Spoiler-Free Review: ‘Logan’ A Fantastic Superhero Film That Transcends The Genre

FIRST IMPRESSION

'Logan' is a fantastic film that fans (X-Men or casual) will enjoy immensely.
Acting
Directing
Writing
Music
Enjoyment Factor
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‘Logan’ is a fantastic superhero film, transcending the genre supporting its style with substantive storytelling and highlighted by dazzling performances from Hugh Jackman and Dafne Keen. 

Summary

Logan takes place in the year 2029. Our hero (Hugh Jackman) is a broken shell of his former self. Tortured by his past and the loss of so many loved ones, he spends his free time drinking to ease the pain. By day, he tends to Professor X (Patrick Stewart) who has been diagnosed with dementia and is now prone to seizures; by night, he’s a chauffeur trying to save a few bucks to purchase a boat so he and Professor X can live at sea. It appears that Logan is making every effort to blend in with society and forget his sordid past. However, his desire to blend in hits a roadblock when a young mutant named Laura (Dafne Keen) shows up at the hideout located on the Mexican border. Should he just take Professor X and let Laura fend for herself? Should he help her evade capture? Could helping Laura mean Logan will have to come to terms with the past?

Logan

Acting

It would be hard for to come up with a superhero performance that tops the one Hugh Jackman gives here. This isn’t the wisecracking and cigar smoking Wolverine that we’ve seen over the years. This version of Logan is one who can’t come to terms with both the trauma he’s inflicted on others and himself. For a character who is labeled as a mutant by society, this is the most human we’ve ever seen him. His performance has the gravitas of John Wayne’s Rooster Cogburn and the edge of Clint Eastwood’s William Munny.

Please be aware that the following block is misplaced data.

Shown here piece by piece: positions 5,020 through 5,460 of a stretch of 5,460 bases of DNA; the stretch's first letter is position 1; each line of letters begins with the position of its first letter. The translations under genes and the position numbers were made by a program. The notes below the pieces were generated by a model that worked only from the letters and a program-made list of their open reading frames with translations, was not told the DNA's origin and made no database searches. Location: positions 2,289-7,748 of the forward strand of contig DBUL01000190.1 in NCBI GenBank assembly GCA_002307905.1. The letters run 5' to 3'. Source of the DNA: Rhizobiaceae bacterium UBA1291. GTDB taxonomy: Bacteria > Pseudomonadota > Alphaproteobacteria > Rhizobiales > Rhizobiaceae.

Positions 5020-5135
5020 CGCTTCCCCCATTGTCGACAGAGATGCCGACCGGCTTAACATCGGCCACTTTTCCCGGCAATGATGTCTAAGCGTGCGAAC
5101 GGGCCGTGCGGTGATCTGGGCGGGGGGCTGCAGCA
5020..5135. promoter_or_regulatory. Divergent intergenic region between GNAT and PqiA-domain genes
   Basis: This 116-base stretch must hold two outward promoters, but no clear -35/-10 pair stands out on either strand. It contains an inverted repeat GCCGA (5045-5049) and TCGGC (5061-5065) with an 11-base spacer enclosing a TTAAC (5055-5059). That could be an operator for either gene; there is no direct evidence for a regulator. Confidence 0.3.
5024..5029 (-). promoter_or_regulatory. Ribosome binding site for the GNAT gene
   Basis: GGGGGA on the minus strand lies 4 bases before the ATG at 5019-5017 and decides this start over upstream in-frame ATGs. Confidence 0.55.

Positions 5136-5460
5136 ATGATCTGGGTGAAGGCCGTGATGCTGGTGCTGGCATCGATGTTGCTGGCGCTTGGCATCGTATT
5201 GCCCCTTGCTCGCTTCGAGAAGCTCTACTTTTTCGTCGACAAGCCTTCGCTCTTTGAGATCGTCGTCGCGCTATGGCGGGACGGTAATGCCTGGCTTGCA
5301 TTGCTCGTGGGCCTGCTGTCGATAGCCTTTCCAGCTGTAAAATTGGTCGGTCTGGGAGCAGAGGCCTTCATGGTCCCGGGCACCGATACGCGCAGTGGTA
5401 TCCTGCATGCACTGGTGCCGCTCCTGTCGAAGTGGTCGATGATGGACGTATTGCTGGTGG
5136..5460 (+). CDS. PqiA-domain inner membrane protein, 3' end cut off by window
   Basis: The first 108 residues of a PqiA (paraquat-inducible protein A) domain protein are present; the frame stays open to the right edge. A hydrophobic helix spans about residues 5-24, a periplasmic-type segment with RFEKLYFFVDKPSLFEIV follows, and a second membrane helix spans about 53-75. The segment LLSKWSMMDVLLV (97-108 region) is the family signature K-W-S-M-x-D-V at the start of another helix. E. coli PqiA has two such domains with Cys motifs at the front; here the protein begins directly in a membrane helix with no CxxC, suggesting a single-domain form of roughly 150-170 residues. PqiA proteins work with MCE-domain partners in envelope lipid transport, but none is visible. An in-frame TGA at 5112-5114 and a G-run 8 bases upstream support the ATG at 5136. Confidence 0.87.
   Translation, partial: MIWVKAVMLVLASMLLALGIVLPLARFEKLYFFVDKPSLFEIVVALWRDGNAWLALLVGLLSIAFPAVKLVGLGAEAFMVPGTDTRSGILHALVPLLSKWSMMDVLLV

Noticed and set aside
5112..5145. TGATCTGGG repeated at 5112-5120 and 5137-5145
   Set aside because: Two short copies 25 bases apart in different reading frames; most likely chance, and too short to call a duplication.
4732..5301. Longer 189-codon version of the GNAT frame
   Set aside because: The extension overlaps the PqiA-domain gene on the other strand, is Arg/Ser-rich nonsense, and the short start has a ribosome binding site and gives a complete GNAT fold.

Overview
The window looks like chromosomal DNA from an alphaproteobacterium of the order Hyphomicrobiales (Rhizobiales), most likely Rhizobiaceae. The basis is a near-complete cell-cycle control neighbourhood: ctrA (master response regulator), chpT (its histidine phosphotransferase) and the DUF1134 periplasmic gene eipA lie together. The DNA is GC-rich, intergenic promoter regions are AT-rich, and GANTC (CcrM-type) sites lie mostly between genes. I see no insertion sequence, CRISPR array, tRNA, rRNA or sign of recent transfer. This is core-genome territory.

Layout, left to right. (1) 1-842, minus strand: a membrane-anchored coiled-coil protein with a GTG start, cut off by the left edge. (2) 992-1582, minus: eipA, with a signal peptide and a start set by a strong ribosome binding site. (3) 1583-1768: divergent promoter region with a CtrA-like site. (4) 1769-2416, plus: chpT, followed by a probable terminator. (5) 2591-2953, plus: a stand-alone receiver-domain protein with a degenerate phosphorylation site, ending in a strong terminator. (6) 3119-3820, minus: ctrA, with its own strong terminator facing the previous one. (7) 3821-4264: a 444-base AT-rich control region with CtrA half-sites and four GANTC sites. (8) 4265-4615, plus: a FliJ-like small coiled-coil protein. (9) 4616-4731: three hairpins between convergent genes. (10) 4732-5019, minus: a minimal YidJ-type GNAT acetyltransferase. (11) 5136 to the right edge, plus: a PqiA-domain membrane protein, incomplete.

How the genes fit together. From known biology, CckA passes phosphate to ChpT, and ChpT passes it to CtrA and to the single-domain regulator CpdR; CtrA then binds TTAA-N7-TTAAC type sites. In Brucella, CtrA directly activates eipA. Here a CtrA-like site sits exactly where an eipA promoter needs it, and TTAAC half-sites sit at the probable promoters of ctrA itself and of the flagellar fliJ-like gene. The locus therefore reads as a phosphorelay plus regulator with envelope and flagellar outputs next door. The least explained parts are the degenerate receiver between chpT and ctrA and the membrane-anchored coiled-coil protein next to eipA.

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Dafne Keen’s portrayal of Laura is a revelation. While Jackman’s performance is indeed vital to the success of this film, Keen’s performance is crucial to the thrust of the picture. Without getting too much into the movie, Laura at a young age has experienced a great deal of both physical and mental trauma. One could even make the argument that it’s the trauma that binds Logan and Laura together. What I found remarkable is that Keen can convey this pain for a large amount of the film without saying a single word. She’s able to project this past in her actions, facial expressions, and sometimes with a mere glance.

Writing and Direction

The writing in Logan walks a critical line between paying homage to the source material and developing a strong narrative. James Mangold, Micheal Green, and Scott Frank combine to develop a redemption story that dips its toes just enough into the superhero mythos, but it is rife with themes commonly found in most Westerns. They dedicate a significant amount of the story towards building the foundation for the bond between Logan/Laura and just enough time letting us know who the villains are.

It was a smart decision to avoid trying to tell the backstory of what happened to all of Logan’s former pals. Superhero films tend to make that mistake, and it often derails the story. In Dr. Strange, we didn’t need to know what an arrogant horse’s ass he was ( we got that in the first ten minutes of the film); what we all wanted to see was how he became Sorcerer Supreme.

Director James Mangold had a commitment from the onset of the movie to keep the focus on storytelling, and that showed in his shot selection. Instead of a lingering shot of bodies being ripped apart in battle, he concentrated on shots exhibiting the bleakness of their surroundings and the toll this narrative was taking on our main characters. I did think it was an exceptional sequence when instead of shooting Logan’s limo from a slight distance during their initial escape attempt, they choose to shoot up close and at the vehicle’s exact pace. That decision heightened the action and was reminiscent of numerous chase sequences seen in westerns.

Final Thoughts

To just refer to Logan as a great superhero movie is a tad bit rudimentary. Logan is a fantastic, compelling film. The performances from Jackman and Keen are rich and nuanced. The writing in the movie is balanced and hits all the right notes. This is James Mangold’s finest directorial work since Walk the Line. I could go on and on about various parts of this film, but that would spoil the experience for everyone. My advice is to go ahead and preorder your tickets now.


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Dewey Singleton - Film Critic
I'm a member of the Broadcast Film Critics Association and have been doing reviews for many years. My views on film are often heard in markets such as Atlanta, Houston, and satellite radio. My wife often tolerates my obsession for all things film related and two sons are at an age now where 'Trolls' is way cooler than dad. Follow me on twitter @mrsingleton.

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